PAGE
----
Monthly Archives: October 2020

Afghan refugee turned author shares views on Doha Peace Talks | Mancunian Matters

And Gulwali Passarlay, a Manchester based author and campaigner for refugee rights, thinks talks can only be successful in putting an end to twenty years of fighting if both sides recognise each other. 

He said: “Negotiations, dialogue and discussion is always better than violence but there has been an increase in violence in Afghanistan. 

“Overall I am happy that negotiations are happening but not happy that it’s happening in Doha. 

“I wanted this to happen in Afghanistan and for both sides to recognise each other, but they can’t even agree a code of conduct.

“I remain hopeful but the way the talks have been going it’s very disappointing that they can’t even agree on a framework.”

War has displaced millions of Afghans, many fled to neighbouring Pakistan and some continued their journey from there.
— Read on



Two amazing books written by our fantastic Trustees Gulwali Passarlay (The Lightless Sky) and Alan and Katherine Strang, (Tastes & Tales) THE LIGHTLESS SKY     Signed by Author paperback  A gripping, inspiring, and eye-opening memoir of fortitude and survival—of a twelve-year-old boy’s traumatic flight from Afgha
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Briefing: Safe and Legal Routes to the UK | Joint Council for the Welfare of Immigrants

Over the course of August 2020, media coverage of Channel crossings has increased significantly, drawing attention to the plight of those seeking refuge in the UK. In response to the number of crossings, Ministers have proposed measures aimed at making the route “unviable” and restricting the ability of asylum-seekers to exercise their legal right to apply for asylum in the UK.

The government has instructed the use of the Navy and of RAF planes to carry out surveillance and rescue in the Channel. While we do not object to the use of the Navy to conduct search and rescue missions, it is vital that the Navy is not used to interfere in the asylum process and are not asked to breach international refugee or maritime law by ‘pushing back’ boats seeking to reach our shores. The deployment is a temporary and costly fix which will not decrease the risk of dangerous crossings.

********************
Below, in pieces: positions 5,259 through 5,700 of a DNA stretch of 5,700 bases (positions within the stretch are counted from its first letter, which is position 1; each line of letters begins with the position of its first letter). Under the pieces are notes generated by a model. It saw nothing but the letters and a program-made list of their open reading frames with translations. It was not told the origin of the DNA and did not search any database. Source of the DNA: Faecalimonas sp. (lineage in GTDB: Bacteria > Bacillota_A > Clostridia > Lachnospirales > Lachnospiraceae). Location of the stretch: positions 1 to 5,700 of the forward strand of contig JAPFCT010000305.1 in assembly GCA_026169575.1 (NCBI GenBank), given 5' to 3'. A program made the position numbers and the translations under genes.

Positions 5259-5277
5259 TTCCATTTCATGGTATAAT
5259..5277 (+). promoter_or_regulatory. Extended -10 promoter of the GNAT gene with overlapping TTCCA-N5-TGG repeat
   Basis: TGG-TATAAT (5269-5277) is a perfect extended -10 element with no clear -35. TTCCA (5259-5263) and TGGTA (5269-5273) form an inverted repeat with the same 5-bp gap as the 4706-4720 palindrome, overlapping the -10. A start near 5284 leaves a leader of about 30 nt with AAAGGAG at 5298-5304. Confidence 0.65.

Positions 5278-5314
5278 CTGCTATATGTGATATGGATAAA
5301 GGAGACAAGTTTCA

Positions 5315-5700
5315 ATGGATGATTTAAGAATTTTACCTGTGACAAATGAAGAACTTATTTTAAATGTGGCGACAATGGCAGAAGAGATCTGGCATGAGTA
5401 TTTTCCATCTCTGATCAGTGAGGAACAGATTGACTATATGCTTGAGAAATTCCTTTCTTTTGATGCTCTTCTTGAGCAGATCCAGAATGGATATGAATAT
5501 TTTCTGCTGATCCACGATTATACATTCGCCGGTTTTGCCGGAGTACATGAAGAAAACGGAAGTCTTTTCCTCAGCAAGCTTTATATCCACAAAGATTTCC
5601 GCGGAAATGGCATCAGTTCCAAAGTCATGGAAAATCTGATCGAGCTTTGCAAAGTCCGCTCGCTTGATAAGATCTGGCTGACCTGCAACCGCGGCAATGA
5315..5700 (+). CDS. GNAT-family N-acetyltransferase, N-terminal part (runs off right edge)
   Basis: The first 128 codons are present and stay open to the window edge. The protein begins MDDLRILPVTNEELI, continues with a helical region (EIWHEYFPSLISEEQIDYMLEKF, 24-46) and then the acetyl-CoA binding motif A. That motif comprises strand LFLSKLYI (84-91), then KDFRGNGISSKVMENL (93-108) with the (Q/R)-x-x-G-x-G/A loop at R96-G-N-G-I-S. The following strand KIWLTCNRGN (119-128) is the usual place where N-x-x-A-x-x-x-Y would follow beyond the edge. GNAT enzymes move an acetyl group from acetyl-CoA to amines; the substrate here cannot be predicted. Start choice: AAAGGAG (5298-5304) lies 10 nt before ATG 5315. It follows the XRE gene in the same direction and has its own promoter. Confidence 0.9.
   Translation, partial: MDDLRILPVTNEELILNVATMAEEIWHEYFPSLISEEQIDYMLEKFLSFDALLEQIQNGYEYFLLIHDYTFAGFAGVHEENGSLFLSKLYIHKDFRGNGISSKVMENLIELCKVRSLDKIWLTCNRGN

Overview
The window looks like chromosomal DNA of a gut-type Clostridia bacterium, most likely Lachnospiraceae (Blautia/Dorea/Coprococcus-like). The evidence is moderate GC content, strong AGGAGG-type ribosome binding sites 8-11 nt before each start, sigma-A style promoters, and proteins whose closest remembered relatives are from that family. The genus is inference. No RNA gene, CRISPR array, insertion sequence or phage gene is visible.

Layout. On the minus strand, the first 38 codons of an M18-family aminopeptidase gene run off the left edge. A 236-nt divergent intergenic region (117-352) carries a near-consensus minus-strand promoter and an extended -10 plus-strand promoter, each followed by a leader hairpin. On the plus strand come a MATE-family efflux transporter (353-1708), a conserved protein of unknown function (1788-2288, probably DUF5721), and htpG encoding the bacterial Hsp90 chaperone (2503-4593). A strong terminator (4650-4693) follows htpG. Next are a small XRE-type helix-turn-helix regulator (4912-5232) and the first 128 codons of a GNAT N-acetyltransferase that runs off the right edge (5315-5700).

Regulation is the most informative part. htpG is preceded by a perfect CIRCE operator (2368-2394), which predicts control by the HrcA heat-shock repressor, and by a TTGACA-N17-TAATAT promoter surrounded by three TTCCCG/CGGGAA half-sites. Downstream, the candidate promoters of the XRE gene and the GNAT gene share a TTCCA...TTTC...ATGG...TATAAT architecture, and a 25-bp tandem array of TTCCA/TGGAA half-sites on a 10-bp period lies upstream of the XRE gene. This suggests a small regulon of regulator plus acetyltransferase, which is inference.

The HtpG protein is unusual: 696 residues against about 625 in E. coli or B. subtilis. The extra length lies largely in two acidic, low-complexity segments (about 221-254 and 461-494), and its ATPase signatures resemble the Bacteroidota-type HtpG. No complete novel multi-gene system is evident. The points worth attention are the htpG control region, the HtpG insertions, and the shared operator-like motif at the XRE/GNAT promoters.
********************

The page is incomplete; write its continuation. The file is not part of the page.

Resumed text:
Over the last 5 years, civil society has warned that attempts to make the route “unviable,” including the closure of refugee camps in Calais and increasingly restricted routes of entry to the UK, would lead to an increase in dangerous journeys and an increased reliance on traffickers and people smugglers. In 2019, the Foreign Affairs Select Committee warned that “a policy that focuses exclusively on closing borders will drive migrants to take more dangerous routes, and push them into the hands of criminal groups.” We are disappointed that the UK Government is continuing to pursue this failed approach despite copious evidence, and despite advice presented by the Select Committee and a host of civil society organisations. 

We note that this pattern of ignoring expert advice, failing to engage with civil society and branding migrants as “criminal” regardless of their legal rights is the same set of conditions which led to the Windrush scandal. A key recommendation from the Windrush Lessons Learned Review urged government to implement policies based on evidence and transparent decision-making. 

It is clear that there are far more pragmatic solutions which would allow the Government to bring an end to dangerous crossings, whilst also protecting the rights of those seeking asylum.
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The New Humanitarian | EU’s Joint Way Forward migration deal prioritises returns over durable solutions for Afghan refugees

Opinion: Focusing on returns is shortsighted. Instead, let’s help the countries that host the vast majority of Afghan refugees and migrants.
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Ellesmere College visit and talk

The talk was truly eye-opening for students, and some fantastic questions were asked by the students. He concluded his talk by explaining how he hopes to end the negative stigma associated with refugees and asylum seekers, and hopes to use his passion towards social change in order to inspire young people into having a more engaged participation in politics and policy-making. He also encouraged students to be kind and never to pass judgement as ultimately, you never know what somebody has been through.

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